Quijano, Alex John (99), 31
Rabbani, Tahseen (72), 23
Rachan, Rebecca (259), 70
Raghavendran, Surya (155), 45
Rahmani, John (252), 68
Titles, Authors, Advisors and Abstracts
Ramirez, Daniel (207), 57
Randolph, Michelle (130), 39
Randolph, Michelle (56), 18
Read, Catherine (48), 16
Rebrovich, Jackson (15), 8
Rebrovich, Jackson (208), 58
Reckner, Tyler (240), 65
Reiswig, Josiah (176), 50
Reith, Thomas (141), 42
Rennie, Joseph (214), 59
Resh, Jill (224), 61
Reyes, Tiffany (109), 33
Richardson, Juliana (110), 34
Richburg, Aquia (182), 51
Riedl, Austin (25), 10
Riedl, Austin (28), 11
Roberts, Michael (105), 32
Roberts, Nicholas (116), 35
Robertson, Shelby (14), 8
Robichaux, Colleen (132), 40
Robinson, Todderrick (193), 54
Rojina, Nicholas (208), 58
Rojina, Nico (15), 8
Rolling, Tim (226), 62
Roman, Fernando (37), 14
Rosado, Michelle (6), 6
Rosenberg, Katie(27), 11
Roth, Grant (266), 71
Roy, Uma (237), 64
Roy, Uma(10), 7
Rudy, Kaitlin (190), 53
Rummerfield, Wendy (133), 40
Ryan, Jack (67), 22
Rychnovsky, Mark (178), 50
Sakurai, Cameron (82), 26
Salazar Cardona, Aura (11), 7
Sanchez, Camille (62), 20
Sapp, Mahalia (81), 26
Sargent, Kelsie (258), 69
Sass, Julian (73), 23
Saucedo, Antonio (160), 46
Schadler, Lindsey (238), 65
Schlenk, Taylor (223), 61
Schmachtenberger, Benjamin (40), 14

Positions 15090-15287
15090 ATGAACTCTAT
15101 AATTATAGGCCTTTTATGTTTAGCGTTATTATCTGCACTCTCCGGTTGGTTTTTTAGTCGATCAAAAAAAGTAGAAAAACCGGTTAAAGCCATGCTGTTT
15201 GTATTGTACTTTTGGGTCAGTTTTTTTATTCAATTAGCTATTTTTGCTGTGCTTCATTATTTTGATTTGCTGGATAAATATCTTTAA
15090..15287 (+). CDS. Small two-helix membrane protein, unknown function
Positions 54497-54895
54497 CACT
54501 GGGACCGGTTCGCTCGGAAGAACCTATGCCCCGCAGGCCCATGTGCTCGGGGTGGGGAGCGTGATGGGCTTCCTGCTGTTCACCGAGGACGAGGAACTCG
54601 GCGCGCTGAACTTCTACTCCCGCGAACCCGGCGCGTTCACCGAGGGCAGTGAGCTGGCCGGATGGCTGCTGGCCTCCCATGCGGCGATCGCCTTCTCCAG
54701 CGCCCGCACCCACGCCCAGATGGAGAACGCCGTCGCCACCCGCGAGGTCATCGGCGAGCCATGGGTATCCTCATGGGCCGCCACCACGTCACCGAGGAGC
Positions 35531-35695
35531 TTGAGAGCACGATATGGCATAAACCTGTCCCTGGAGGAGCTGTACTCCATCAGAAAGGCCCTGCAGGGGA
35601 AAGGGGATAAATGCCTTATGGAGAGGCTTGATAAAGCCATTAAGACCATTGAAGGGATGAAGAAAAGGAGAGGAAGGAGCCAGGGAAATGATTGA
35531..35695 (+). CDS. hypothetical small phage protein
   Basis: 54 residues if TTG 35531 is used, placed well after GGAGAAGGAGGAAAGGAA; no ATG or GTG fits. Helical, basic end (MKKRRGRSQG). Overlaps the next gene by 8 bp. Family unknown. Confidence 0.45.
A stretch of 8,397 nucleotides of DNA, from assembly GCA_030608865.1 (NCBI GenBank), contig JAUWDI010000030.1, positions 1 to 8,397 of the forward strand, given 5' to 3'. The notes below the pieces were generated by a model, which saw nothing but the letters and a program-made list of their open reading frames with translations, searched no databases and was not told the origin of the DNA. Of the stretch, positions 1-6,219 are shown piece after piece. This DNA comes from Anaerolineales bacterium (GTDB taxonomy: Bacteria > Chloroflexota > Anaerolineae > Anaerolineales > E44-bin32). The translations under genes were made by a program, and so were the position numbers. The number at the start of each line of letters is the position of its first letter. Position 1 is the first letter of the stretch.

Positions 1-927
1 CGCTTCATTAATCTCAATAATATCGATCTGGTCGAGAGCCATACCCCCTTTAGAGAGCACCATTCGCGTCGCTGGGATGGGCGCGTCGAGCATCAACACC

Schonsheck, Nikolas (184), 52
Schreiner-McGraw, Jeff (31), 12
Schulte, Abraham(19), 9
Schwarze, Hannah (65), 21
Schwein, David (132), 40
Scott, Emily (16), 8
Seibold, Tom (251), 68
Senkevich, Julia (71), 23
Serafin, Luke (244), 66
Setra, Rafael (168), 48
Shankar, Ravi (78), 25
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Sheng, Yan (200), 56
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Spencer, Elizabeth(54), 18
Spitzer, Joseph (143), 42
Sprague, Samantha (233), 63
Spychalla, Claire (213), 59
Stafford, Cody (247), 67
Stanley, Sarah (120), 36
Stanley, Zofia Stanley (221), 61
Stenslie, Solvei(46), 16
Stockdale, Cody (244), 66
Stoner, David (183), 51
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Stotts, Ontario (3), 5
Stover, Sara (8), 6
Stubbs, Kevin (31), 12
Stubbs, Kimberly (70), 22
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Sulyok, Cara (71), 23
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Tatum, Elizabeth(118), 36
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Tlachac, ML (236), 64
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Van Peski, Roger (10), 7
VanSchalkwyk, Samantha (19), 9
Varadaraj, Srikar (270), 72
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Walter, Zach (234), 64
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Webb, Gautam (22), 10
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Wifvat, Katie (258), 69
Williams, John (123), 37
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Withers, James (57), 19
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Worsnup, Dalton (8), 6
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Yalla, Gopal (85), 27
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Yang, Joyce(3), 5
Yang, Qi (129), 39
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Yuan, Amber (216), 59
Zellmer, Jason (59), 19
Zhang, Jesse (187), 52
Zhang, Xingyu(1), 5
Zhang, Yiguang (165), 47
Zheng, Bruce (24), 10
Zhou, Lingxin (60), 20
Zhu, Dantong (196), 55
Zhu, Kan (129), 39
Zirlin, Dara (196), 55